Cholesterol testing differs from many other tests in that it is not only used to detect disease, but also to assess the risk of disease – especially ischaemic heart disease.
What is the need for a study?
Cholesterol testing differs from many other tests in that it is not only used to detect disease, but also to assess the risk of disease – especially ischaemic heart disease. High cholesterol levels are associated with atherosclerosis, coronary heart disease and increased risk of heart attack, so cholesterol tests are routinely carried out as part of preventive care.
When should I be tested?
For adults, it is recommended to have a cholesterol test every five years. The test is performed more frequently (up to several times a year) in patients who have been prescribed a diet and/or cholesterol-lowering drugs to check the effectiveness of the adapted measures. Lowering cholesterol to a desirable level means a lower risk of heart disease. Cholesterol tests are also more commonly prescribed for people at higher risk of heart disease: smokers, people over 45. for men or women aged 55 or over women with hypertension (blood pressure above 140/90 mmHg or on blood pressure-lowering medication), diabetes, and known history of cardiovascular disease in relatives at an early age (up to age 55 for men and up to age 65 for women).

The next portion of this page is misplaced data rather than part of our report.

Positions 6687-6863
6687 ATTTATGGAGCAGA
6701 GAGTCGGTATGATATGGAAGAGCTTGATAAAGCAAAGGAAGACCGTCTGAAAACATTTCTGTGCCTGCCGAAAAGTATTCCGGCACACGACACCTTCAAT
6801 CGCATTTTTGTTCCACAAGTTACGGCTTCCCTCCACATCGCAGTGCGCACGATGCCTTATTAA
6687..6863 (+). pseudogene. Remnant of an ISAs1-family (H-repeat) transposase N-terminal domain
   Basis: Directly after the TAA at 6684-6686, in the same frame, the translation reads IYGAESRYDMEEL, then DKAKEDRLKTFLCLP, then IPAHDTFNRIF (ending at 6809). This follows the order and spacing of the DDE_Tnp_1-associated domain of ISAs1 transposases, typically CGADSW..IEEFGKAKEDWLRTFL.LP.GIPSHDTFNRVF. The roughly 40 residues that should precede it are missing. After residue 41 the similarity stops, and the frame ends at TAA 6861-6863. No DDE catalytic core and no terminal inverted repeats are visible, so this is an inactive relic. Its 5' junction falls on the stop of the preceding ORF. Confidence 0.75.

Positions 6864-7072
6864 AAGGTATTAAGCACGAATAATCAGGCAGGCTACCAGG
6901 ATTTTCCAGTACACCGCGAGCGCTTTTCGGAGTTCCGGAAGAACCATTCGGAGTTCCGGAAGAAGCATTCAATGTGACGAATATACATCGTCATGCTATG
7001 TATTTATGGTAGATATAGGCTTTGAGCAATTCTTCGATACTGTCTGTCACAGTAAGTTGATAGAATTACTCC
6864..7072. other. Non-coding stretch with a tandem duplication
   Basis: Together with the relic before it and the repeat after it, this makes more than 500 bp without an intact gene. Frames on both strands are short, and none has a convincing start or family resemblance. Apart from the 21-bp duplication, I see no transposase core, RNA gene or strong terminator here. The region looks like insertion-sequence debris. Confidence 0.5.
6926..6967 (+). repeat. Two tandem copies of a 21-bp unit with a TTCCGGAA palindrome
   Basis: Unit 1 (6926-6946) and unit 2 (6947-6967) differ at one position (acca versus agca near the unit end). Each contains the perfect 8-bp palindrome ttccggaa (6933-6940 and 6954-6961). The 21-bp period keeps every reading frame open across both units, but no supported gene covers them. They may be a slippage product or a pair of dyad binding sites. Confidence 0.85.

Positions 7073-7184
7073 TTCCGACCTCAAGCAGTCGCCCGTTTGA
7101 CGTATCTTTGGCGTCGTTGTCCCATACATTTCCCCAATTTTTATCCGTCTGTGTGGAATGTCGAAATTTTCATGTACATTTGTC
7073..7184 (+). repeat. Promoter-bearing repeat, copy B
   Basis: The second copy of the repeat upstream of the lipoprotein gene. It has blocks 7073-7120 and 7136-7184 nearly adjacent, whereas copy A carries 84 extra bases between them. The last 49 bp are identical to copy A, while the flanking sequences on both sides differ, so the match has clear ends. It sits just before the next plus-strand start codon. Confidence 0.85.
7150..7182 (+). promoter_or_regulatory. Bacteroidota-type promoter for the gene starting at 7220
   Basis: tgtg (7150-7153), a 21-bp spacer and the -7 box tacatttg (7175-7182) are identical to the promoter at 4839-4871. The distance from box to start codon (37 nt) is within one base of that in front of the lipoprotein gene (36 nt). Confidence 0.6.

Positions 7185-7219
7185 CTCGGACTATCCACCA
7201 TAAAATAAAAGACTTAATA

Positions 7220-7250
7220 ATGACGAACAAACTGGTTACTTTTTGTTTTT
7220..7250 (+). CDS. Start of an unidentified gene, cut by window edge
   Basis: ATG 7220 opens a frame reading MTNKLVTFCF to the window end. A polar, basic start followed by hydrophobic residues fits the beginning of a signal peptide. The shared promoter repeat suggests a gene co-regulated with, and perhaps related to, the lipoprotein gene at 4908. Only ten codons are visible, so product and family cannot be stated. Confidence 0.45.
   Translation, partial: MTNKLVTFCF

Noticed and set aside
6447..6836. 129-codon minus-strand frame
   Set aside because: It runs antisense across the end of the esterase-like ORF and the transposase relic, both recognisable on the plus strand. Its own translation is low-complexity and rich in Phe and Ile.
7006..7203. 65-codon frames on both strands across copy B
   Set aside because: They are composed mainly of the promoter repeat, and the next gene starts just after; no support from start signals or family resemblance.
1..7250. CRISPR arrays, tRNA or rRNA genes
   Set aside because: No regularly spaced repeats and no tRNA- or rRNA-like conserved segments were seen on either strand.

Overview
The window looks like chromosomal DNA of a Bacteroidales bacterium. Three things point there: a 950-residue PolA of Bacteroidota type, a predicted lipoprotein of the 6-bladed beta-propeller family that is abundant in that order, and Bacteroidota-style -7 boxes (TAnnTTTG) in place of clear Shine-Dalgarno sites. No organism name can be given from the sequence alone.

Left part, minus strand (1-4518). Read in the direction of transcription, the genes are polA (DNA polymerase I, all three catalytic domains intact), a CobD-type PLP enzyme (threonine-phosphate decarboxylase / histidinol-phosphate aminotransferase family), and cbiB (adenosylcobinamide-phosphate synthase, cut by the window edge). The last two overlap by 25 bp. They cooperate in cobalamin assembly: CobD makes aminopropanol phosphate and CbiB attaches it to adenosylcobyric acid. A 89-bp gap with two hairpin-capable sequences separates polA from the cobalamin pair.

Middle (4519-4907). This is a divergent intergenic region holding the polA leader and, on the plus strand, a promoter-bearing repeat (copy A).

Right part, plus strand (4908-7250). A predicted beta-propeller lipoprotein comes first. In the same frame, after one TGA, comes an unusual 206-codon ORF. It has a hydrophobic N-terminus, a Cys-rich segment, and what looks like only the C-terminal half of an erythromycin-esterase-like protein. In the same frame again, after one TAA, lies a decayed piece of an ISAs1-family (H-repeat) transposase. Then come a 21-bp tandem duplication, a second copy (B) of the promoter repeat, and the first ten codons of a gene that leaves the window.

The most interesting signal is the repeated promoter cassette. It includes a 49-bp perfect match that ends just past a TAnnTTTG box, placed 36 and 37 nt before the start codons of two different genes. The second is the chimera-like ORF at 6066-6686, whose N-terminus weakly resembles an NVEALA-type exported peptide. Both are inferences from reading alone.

What sample is needed for the test?
Blood is drawn from a vein in the arm.
How to prepare for the survey?
You should abstain from eating for 9-12 hours before the sample is taken. You can only drink water.
What do my results mean?
Cholesterol scores for cardiovascular disease risk can be categorised:
1. Desirable results (<5.2 mmol/l) – indicates a low risk of heart disease;
2. Borderline results (5.2-6.2 mmol/l) – indicates an average risk of heart disease. If other lipidogram tests (LDL ‘bad’ cholesterol and HDL ‘good’ cholesterol) have not been carried out, your doctor may ask you to have them done in order to properly assess whether you need treatment.
3. High-risk results (>6.2 mmol/l). To find out the cause of the increase, a full lipidogram (LDL ‘bad’ cholesterol and HDL ‘good’ cholesterol and triacylglycerols) and other laboratory tests are needed. Once the cause has been identified, your doctor will prescribe the right treatment.
Cardiovascular diseases: myocardial infarction, stroke, hypertension.
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